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November - 2013 - issue > CIO Insights
Nexus of New Forces - Big Data, Cloud, Mobile and Social
Michael Bennett
SVP of Information Management & CIO-BAE Systems
Tuesday, November 5, 2013
Founded in 1947, Medtronic, Inc, (NYSE: NDT) headquartered in Minneapolis, is the global leader in medical technology — alleviating pain, restoring health and extending life for millions of people around the world. The company has a market cap of $57.50 billion.

A strategic technology may be an existing technology that has matured and/or become suitable for a wider range of uses. It may also be an emerging technology that offers an opportunity for strategic business advantage for early adopters or with potential for significant market disruption in the next five years. These technologies impact the organization's long-term plans, programs and initiatives. When considering innovation, organizations cannot ignore the new forces: Big Data, Cloud, Mobile and Social. What is interesting is that most of these forces have an effect outside of the corporate walls, mostly in the cloud or directly in the consumer's pocket. The value of these forces will materialize for the organizations that can seamlessly combine the information or business functionalities with their existing systems; integration is a requirement. The connectivity and scalability of integration platforms must cope with the increased volume of information exchanges.

Analytics is increasingly delivered to users at the point of action and in context. With the improvement of performance and costs, IT leaders can afford to perform analytics and simulation for every action taken in the business. The mobile client linked to cloud-based analytic engines and big data repositories potentially enables use of optimization and simulation everywhere and every time. This new step provides simulation, prediction, optimization and other analytics, to empower even more decision flexibility at the time and place of every business process action.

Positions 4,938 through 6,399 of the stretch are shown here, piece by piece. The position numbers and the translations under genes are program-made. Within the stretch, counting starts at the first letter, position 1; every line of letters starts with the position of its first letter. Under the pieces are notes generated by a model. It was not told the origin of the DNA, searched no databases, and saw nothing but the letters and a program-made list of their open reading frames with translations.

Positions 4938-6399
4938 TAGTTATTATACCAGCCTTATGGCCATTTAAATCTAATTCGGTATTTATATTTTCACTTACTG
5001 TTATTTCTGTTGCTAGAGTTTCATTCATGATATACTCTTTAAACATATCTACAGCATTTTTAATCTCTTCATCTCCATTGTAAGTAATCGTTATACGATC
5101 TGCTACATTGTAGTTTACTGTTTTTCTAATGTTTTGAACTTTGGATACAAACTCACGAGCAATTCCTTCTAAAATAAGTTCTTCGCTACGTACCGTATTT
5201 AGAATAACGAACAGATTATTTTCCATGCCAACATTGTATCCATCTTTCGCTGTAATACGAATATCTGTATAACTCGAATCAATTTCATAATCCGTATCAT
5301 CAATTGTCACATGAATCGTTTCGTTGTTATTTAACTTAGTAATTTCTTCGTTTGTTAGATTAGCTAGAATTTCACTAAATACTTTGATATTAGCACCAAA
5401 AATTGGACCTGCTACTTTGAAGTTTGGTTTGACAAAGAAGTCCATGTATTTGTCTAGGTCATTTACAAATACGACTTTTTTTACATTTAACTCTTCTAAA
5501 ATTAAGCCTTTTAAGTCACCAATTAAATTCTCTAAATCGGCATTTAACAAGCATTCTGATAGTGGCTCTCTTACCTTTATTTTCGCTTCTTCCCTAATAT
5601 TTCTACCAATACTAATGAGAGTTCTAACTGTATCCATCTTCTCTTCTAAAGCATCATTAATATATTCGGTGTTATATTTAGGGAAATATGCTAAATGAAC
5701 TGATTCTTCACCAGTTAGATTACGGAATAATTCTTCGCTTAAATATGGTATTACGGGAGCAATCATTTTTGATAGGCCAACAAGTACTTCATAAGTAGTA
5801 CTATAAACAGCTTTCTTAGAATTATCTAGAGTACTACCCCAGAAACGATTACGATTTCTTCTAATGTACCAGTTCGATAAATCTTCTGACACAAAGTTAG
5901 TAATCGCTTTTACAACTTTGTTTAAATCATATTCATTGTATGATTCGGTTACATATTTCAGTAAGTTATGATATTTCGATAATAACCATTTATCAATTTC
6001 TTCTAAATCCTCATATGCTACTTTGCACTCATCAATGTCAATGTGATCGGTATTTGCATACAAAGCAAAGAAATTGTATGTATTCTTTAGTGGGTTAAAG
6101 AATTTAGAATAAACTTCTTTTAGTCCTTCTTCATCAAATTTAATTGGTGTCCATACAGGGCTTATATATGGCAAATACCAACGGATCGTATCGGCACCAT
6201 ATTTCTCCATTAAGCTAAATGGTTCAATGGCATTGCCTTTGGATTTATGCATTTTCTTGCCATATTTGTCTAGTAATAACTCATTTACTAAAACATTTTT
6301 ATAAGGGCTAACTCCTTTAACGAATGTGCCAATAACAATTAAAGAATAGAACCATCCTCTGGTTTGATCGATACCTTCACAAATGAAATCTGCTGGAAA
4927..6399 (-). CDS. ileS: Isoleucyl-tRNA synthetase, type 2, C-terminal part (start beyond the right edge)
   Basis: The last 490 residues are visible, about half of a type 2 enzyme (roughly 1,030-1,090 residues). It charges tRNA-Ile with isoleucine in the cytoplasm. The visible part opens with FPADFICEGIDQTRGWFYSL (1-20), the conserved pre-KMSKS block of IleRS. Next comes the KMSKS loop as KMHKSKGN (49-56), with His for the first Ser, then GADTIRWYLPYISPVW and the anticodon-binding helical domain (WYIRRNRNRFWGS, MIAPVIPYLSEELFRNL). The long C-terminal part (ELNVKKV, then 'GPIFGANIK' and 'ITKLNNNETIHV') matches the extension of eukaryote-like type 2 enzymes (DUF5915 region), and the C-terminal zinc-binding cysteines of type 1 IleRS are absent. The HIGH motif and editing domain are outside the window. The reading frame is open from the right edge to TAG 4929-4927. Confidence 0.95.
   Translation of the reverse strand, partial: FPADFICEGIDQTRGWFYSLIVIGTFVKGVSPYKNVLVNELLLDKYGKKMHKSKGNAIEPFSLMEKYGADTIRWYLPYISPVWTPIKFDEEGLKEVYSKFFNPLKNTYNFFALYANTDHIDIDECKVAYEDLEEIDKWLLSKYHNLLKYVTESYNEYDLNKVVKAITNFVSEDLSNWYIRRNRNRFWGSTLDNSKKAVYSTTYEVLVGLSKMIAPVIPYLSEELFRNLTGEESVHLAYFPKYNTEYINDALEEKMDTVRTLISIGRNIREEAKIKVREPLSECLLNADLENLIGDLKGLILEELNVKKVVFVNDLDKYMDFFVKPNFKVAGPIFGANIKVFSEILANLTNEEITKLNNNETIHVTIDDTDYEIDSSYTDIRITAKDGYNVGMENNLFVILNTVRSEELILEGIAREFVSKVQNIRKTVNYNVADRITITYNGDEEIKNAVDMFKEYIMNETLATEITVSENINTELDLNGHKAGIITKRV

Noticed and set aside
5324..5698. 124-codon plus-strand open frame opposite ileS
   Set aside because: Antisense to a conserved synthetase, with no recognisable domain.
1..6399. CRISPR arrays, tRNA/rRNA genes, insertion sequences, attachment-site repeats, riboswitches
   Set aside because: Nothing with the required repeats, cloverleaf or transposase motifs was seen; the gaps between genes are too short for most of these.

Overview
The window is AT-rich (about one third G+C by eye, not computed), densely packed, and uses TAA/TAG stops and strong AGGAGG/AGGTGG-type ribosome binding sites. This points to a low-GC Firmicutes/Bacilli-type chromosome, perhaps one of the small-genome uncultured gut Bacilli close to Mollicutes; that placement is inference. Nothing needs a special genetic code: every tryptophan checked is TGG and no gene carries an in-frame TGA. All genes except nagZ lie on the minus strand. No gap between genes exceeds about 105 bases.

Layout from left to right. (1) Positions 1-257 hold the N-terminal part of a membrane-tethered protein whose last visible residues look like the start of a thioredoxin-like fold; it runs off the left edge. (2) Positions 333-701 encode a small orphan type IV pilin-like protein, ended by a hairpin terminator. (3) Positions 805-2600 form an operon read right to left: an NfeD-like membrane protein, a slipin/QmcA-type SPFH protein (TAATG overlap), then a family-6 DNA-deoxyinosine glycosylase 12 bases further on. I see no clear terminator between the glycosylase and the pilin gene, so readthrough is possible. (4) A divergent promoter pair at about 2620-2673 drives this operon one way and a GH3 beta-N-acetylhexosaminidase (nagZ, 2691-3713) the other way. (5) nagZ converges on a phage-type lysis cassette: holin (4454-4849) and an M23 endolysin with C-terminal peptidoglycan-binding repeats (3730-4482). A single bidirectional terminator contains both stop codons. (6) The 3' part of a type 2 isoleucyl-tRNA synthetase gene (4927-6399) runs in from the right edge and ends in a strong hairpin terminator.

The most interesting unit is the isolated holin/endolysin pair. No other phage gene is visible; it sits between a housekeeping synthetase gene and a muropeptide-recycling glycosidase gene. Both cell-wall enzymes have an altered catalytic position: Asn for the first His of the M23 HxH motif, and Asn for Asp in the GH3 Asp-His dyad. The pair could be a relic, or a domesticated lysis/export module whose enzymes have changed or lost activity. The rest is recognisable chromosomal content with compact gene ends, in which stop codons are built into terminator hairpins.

Challenges in Meeting the Needs of Enterprises

I look forward to more use of mobility, more cloud (both private and public), and the utilization of 'big data'. In addition, we need to be very aware of cyber security; everything we build or buy must include a security review/security element. I would expect technology providers to offer not only tools but also ideas and education on how these tools will help drive something within the business (change, growth, productivity, etc.). I also expect them to clearly articulate that buying (for example a cloud solution), may just be the start; much work may still be necessary to integrate into existing legacy systems.

Although we do well in many areas, one that could always be improved is actionable analytics. We need to use data as a driver for growth and identifying new business models. The days of the one data warehouse are dead. The future is going to be about tying together multiple sources of data, both external and internal, to drive some significant event. Secondly, cyber security and privacy regulations are becoming big issues. We can't know future events and their impact, so we need to constantly assess developments in this area, being careful not to minimize or overstate the situation, in order to stay ahead of these issues whenever possible.

Technology Trends Impacting Enterprise Business Environment

First is Mobility. This is very important and we will in the future adopt more mobile cloud based applications. This includes personal or private clouds where employees will be able to do their jobs more effectively from anywhere at any time. Secondly we have Big Data and Analytics. We have implemented HANA so we can leverage and use very large sets of data at great speed and use this for predictive as well as actionable analytics.

Responsibilities as a CIO

The responsibilities of a CIO are changing in the sense that we must become much more relevant, proactive and helpful, because with the availability of cloud and mobility systems our businesses feel they can do everything themselves. In the past they had no choice but to seek out IT for solutions. The continuing lesson is that our role is rapidly evolving. IT is becoming more and more of a broker of services versus delivering a piece of hardware or software and hence we need to be relevant and proactive in this new role.

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